The Food and Drug Administration is expected to announce a decision this week on whether to authorize Pfizer-BioNTech COVID-19 vaccine booster shots for some Americans, according to multiple reports.
The FDA is expected to meet this week to make its decision.
The meeting comes after an influential FDA advisory panel voted Friday against recommending booster shots for all people aged 16 and older, saying that there was not enough evidence to widely support a third vaccine dose. The Vaccines and Related Biological Products Advisory Committee voted unanimously to recommend booster shots for people aged 65 and older, and for those who are at high-risk of severe COVID-19.
The FDA does not have to accept the recommendations made by the advisory committee, though the agency usually does.
The New York Times reported the FDA is likely this week to accept the recommendations and authorize Pfizer-BioNTech booster doses for people 65 years of age and older, and for people at high-risk of severe illness. Citing two unidentified sources familiar with the matter, Bloomberg News reported the decision could be announced as soon as Wednesday.
The timing could align with meetings scheduled Wednesday and Thursday of the Centers for Disease Control and Prevention’s Advisory Committee on Immunization Practices. The group began meeting Wednesday morning to discuss the vaccine, though a draft agenda showed no votes scheduled during the session. If the FDA decides to authorize Pfizer-BioNTech booster vaccine shots before Thursday, ACIP could vote on whether to recommend use of the third shots, according to CNN.
President Joe Biden last month announced a plan that would have made people who got the Pfizer-BioNTech or Moderna COVID-19 vaccines eligible for booster shots beginning this month. However, the FDA advisory committee’s decisions Friday hampered the plan.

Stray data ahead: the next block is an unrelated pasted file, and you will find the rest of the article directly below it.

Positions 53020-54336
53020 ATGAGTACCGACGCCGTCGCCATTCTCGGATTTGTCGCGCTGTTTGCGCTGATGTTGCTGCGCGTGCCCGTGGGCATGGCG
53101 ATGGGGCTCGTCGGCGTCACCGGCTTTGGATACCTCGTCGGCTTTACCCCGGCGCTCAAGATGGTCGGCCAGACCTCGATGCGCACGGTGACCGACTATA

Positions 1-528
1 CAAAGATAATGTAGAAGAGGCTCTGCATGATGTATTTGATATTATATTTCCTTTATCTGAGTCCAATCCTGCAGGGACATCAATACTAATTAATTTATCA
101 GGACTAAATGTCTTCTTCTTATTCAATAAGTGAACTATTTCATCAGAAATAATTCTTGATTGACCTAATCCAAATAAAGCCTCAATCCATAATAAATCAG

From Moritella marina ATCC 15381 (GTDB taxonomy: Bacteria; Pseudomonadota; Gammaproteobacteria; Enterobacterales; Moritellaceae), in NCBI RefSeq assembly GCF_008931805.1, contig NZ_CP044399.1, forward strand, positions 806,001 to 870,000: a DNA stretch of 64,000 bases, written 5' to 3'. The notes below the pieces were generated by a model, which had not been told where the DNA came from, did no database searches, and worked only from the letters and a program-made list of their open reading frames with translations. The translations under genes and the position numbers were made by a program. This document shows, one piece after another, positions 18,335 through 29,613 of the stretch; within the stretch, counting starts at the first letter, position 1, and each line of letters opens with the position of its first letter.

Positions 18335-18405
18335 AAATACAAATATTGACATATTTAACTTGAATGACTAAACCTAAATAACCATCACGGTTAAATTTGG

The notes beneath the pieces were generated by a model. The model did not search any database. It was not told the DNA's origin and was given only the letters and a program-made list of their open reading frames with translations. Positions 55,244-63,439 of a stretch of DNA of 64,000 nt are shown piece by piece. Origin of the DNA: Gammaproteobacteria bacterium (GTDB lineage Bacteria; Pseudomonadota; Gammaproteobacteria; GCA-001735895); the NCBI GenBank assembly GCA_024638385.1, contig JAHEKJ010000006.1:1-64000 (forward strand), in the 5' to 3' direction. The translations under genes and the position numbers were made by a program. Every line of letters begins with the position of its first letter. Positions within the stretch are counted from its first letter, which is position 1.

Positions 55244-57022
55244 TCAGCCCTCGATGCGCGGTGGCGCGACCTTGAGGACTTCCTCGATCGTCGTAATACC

It was not immediately clear when booster shots would be available widely.
Last month, the CDC’s Advisory Committee on Immunization Practices recommended a third dose of either the Pfizer-BioNTech or the Moderna COVID-19 vaccines for some people with weak immune systems after the FDA approved of the additional dose. Data shows moderately and severely immunocompromised people got less protection from the two-dose series of the mRNA vaccines, prompting the recommendation, though enough evidence did not exist at the time to make any recommendations regarding additional doses of the Johnson & Johnson COVID-19 vaccine.
Nearly 55% of all Americans, or 182 million people, have been fully vaccinated as of Tuesday morning, according to the latest data available from the CDC. Almost 64% of the population, or 212.2 million people, has gotten at least one dose of any of the available vaccines, CDC data shows.
Since the start of the pandemic, 42.4 million COVID-19 cases have been identified nationwide, resulting in over 679,000 deaths, according to a count from Johns Hopkins University. Globally, officials have reported 229.8 million COVID-19 cases, resulting in 5.9 million deaths, according to Johns Hopkins.
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